The decision comes as companies around the world are racing to develop the technology to commercially grow meat in a lab. Multiple companies say they are close. A California-based business, Just, recently announced it plans to make its first commercial sale of a lab-grown chicken nugget product this year.
But before that can happen in the United States, federal regulators must determine that these product are safe to eat and then establish a method for regulating them.
They now have a plan to do that.
In a “formal agreement” released late last week, the Food and Drug Administration and the Department of Agriculture announced they will work together on regulations, with the FDA overseeing cell collection, cell banks and cell growth and differentiation, and the USDA handling day-to-day production and labeling.
“We recognize that our stakeholders want clarity on how we will move forward with a regulatory regime to ensure the safety and proper labeling of these cell-cultured human food products while continuing to encourage innovation,” Frank Yiannas, deputy commissioner for the FDA’s food policy and response, said in a statement.
The agencies have yet to approve the commercial sale of any lab-grown meat — and it’s unclear if or when that will happen. Such approval would be sought on a case-by-case basis, with companies bringing their products to the FDA for review.
“This is how we approve drugs, this is how we approve food additives, including meat additives,” said Dale Woerner, an associate professor of sustainable meat science at Texas Tech University. “The FDA would have to approve both the process for making [the cell-based product] and the finished product itself. Once the FDA approves it, the USDA would oversee the production and the day-to-day operations.”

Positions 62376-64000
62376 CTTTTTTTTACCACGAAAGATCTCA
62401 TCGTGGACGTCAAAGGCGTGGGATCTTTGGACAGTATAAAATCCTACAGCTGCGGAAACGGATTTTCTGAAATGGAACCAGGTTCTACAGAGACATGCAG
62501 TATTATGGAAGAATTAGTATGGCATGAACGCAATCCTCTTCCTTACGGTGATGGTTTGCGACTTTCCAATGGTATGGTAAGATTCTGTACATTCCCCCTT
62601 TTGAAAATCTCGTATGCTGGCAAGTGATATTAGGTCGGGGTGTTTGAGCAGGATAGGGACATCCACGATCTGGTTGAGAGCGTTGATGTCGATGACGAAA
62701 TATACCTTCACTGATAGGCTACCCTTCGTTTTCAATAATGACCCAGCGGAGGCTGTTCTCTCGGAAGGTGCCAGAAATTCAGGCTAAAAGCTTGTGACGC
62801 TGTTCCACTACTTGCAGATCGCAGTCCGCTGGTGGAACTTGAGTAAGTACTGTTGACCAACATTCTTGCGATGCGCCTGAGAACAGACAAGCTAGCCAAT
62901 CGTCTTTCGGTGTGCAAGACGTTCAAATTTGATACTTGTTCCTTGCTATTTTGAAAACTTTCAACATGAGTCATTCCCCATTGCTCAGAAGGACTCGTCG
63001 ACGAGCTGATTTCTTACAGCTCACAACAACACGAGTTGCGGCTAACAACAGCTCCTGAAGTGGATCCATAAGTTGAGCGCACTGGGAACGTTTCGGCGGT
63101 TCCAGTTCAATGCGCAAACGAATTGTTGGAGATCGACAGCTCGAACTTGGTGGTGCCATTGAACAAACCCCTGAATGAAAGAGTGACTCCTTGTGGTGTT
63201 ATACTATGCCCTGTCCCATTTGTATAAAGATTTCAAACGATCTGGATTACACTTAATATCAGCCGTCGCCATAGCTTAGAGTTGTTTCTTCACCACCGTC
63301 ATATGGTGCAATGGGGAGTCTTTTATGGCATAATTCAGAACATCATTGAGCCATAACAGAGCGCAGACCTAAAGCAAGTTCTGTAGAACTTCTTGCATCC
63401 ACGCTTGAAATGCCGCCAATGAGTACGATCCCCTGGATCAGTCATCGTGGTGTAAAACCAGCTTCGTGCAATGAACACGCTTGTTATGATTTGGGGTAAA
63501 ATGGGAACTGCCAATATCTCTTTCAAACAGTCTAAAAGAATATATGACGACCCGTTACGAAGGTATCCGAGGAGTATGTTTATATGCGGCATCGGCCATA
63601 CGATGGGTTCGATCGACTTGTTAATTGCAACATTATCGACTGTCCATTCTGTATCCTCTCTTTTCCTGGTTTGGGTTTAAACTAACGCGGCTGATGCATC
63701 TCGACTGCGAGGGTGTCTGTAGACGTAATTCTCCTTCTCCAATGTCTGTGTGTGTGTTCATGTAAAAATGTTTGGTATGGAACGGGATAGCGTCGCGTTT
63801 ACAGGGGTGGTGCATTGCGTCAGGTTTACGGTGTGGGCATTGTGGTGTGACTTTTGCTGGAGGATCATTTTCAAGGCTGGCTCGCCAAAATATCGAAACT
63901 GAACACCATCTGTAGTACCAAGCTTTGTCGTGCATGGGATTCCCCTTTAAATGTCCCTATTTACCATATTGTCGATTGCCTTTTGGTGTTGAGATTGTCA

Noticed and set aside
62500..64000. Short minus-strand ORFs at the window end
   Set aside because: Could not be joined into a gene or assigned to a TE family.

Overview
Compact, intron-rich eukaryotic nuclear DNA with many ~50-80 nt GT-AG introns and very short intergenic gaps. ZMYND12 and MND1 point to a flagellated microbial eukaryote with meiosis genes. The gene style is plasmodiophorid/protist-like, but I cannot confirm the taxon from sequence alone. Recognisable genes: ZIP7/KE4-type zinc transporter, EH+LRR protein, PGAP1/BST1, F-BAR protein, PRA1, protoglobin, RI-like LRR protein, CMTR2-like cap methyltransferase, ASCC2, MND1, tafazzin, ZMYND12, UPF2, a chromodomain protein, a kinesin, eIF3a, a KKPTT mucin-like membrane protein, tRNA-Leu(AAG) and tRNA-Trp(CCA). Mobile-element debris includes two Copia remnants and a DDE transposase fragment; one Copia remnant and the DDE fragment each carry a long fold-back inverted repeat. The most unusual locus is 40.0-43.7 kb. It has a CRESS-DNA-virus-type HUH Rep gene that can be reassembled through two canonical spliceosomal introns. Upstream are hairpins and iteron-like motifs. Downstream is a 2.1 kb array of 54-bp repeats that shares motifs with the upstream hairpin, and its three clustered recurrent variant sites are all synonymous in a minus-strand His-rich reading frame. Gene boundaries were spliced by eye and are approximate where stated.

Earning such approval could take years, Woerner said.
Beyond the safety issues, there are other questions that would need to be answered before a lab-grown product could land in store meat counters. The biggest being: What is it? And next: What do we call it?
Companies developing the products say, unequivocally, it is meat. But many livestock producers argue that it is not.
Scientists have yet to weigh in — because they’ve not been allowed to study the lab-grown products, Woerner said. For now, companies are not releasing them because the production methods are considered proprietary intellectual property.
“We’re still dealing with an invisible product,” Woerner said. “We are theorizing what it is and what it could be. But without a tangible, measurable product, there is no way for us to say whether it is [meat] or not. The consensus from the scientific community is we cannot make a determination without actually having the product to evaluate.”
That information may become available after one of these businesses applies to the FDA for approval, Woerner said.
Cell-based meat companies — which have been calling for regulations to move forward with their products — celebrated the federal agencies’ decision.
“We commend the USDA and FDA for their commitment to creating a regulatory framework for cultured meat,” the company Just said in a statement. “Consumers must have confidence that cultured meat products are safe for consumption and appropriately labeled, and we look forward to working with the agencies on a clear and efficient path to market.”
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